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Thursday, 8 September 2011

A New High-Speed Line, An Old Victorian Assumption?

There is a debate going on in the world of all things ‘railway.’ The building of Britain’s second high speed line, or HS2 as it is more commonly known, fills the pages of newspapers, magazines, blogs and websites, with those in the ‘yes’ and ‘no’ camps fervently arguing their corners. Indeed, such is the storm that has been whipped up that some campaigners use fall into trap of using emotional arguments to try and win the debate, disregarding evidence and research. However, the emotion involved can some times obscure  the central question at hand; does the nation need a high speed line to accommodate future passenger traffic growth?

The response of those who oppose the line to the projected passenger growth centres on the idea that the existing rail network will be able to be upgraded to accommodate the increasing traffic. This may have some credence, and the network does have the capacity to be modified to allow faster, longer and improved trains, as the West Coast Main Line was in 2008. On the other side of the argument, the supporters of the line argue that routes between London and Birmingham, Manchester and Liverpool will start to breach their capacity before 2030 even with modification. Indeed, they believe that while upgrading the West Coast main line is an option, this can only go so far given that the Victorian network’s twists and turns prohibit high speeds. Thus, HS2 is not just desirable, it is a necessity.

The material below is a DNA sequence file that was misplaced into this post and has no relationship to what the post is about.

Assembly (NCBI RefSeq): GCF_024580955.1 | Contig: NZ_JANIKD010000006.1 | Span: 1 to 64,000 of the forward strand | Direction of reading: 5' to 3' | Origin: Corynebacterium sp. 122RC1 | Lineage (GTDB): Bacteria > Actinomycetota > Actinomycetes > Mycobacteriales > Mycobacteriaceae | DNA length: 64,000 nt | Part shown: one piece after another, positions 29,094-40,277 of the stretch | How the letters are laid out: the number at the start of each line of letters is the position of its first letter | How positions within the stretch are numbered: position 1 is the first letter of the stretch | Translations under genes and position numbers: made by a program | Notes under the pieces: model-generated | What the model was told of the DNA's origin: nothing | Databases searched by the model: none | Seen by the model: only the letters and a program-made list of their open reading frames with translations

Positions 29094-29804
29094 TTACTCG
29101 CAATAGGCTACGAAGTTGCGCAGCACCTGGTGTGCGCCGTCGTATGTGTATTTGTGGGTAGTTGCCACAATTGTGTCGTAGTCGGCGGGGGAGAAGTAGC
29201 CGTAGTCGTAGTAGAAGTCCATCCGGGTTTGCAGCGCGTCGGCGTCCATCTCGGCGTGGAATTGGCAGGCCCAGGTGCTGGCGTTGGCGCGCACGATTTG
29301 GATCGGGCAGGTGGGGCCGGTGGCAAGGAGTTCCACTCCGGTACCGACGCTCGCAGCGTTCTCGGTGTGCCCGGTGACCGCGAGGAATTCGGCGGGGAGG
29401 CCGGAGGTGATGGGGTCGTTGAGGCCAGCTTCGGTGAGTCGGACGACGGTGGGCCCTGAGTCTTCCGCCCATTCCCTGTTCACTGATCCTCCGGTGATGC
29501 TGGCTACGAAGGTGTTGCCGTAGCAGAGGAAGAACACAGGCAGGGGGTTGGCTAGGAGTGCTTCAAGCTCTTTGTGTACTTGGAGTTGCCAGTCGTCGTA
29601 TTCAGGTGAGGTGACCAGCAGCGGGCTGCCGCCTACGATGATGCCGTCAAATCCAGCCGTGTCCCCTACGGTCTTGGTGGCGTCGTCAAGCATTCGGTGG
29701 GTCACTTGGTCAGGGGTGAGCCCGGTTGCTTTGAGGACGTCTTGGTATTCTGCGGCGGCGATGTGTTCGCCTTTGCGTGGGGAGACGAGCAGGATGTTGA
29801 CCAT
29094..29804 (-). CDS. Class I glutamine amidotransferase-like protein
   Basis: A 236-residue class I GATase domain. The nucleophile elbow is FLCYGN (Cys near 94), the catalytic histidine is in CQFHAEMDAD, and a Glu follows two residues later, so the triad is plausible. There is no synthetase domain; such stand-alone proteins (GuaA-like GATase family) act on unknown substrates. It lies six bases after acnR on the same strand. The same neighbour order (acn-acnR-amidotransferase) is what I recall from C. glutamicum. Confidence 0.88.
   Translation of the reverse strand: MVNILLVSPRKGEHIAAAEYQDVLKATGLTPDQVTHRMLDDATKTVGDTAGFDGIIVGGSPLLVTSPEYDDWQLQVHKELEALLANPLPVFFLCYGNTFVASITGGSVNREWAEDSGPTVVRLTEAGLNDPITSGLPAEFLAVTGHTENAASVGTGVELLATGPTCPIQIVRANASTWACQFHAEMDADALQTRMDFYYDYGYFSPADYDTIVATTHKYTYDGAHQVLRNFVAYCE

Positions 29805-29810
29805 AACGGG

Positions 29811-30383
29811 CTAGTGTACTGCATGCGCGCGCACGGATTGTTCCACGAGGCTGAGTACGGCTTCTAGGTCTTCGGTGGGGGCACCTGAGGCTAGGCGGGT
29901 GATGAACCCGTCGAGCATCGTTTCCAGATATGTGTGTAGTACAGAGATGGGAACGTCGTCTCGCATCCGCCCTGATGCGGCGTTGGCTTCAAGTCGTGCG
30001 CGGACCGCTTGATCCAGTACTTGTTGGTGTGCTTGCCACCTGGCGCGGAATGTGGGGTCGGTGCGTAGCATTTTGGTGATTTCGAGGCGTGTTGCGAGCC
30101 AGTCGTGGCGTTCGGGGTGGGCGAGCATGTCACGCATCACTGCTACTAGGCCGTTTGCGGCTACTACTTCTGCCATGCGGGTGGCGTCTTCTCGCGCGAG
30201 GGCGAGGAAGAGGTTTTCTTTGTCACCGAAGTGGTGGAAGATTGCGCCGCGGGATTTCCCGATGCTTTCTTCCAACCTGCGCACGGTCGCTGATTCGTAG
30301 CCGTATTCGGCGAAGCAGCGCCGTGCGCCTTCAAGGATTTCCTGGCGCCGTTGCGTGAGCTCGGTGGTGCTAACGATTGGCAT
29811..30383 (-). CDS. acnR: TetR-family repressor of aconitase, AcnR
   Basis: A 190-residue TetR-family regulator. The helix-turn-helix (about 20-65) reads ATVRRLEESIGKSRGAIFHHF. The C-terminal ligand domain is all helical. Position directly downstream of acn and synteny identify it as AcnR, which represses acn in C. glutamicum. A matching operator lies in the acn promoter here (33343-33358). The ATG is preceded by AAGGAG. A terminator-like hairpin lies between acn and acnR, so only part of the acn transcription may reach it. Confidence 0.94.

Yet, for all this back and forth debates, I believe a central issue has been overlooked and ignored by most involved. Simply put: will passenger traffic actually continue grow at all? Clearly, those who support HS2 think it will. But even those who oppose the line, and dispute the pro-HS2 camp’s predictions of how quickly traffic will increase, still accept that more and more passengers will ride the rails.  Indeed, most accept future passenger growth is a reality on the basis that passenger numbers have grown between 1994 and last year from 735 million in 1994 to 1320 million (see graph below). But, I have seen very little in my reading that even mentions the idea that passenger numbers will plateau or even decline in years to come. I have seen projections of how passenger numbers could increase, but this simply isn’t the same as saying they will increase. Therefore, everyone in every camp is making a massive assumption.

However, this assumption isn’t new, has been made before by railway mangers, directors and commentators. A conversation with anyone in a position of influence in the late Victorian railway industry would have elicited no inkling from them that the massive traffic growth of the period would slow. The graph below shows that between 1870 and 1900 passenger growth increased at a rate at which not even the most astute railway mystic could predict, from 337 million to 1115 million. Indeed, the idea that traffic and revenue growth would never slow was the premise upon which almost all railways invested and embarked on new projects. Thus, those deciding current transport policy, as well of those not deciding it, have fallen into the same mind-set: “Passenger numbers will grow, so let us prepare happy in the knowledge that our assumption will pan out as expected.”

But this reasoning fails to appreciate that traffic growth is not always assured, as Victorian railway managers found out to their horror. The ever-increasing passenger (and goods) traffic numbers of the 1890s deceived railway companies’ managements. They thought that whatever investment they made in their networks would, in time, give healthy returns to shareholders because of the continually increasing traffic and revenue. Consequently, capital investment in the late Victorian period was large, including the myriad of light railways, the rebuilding of stations, a multitude of small works at stations and yards, and the Great Central Railway’s expensive extension to London.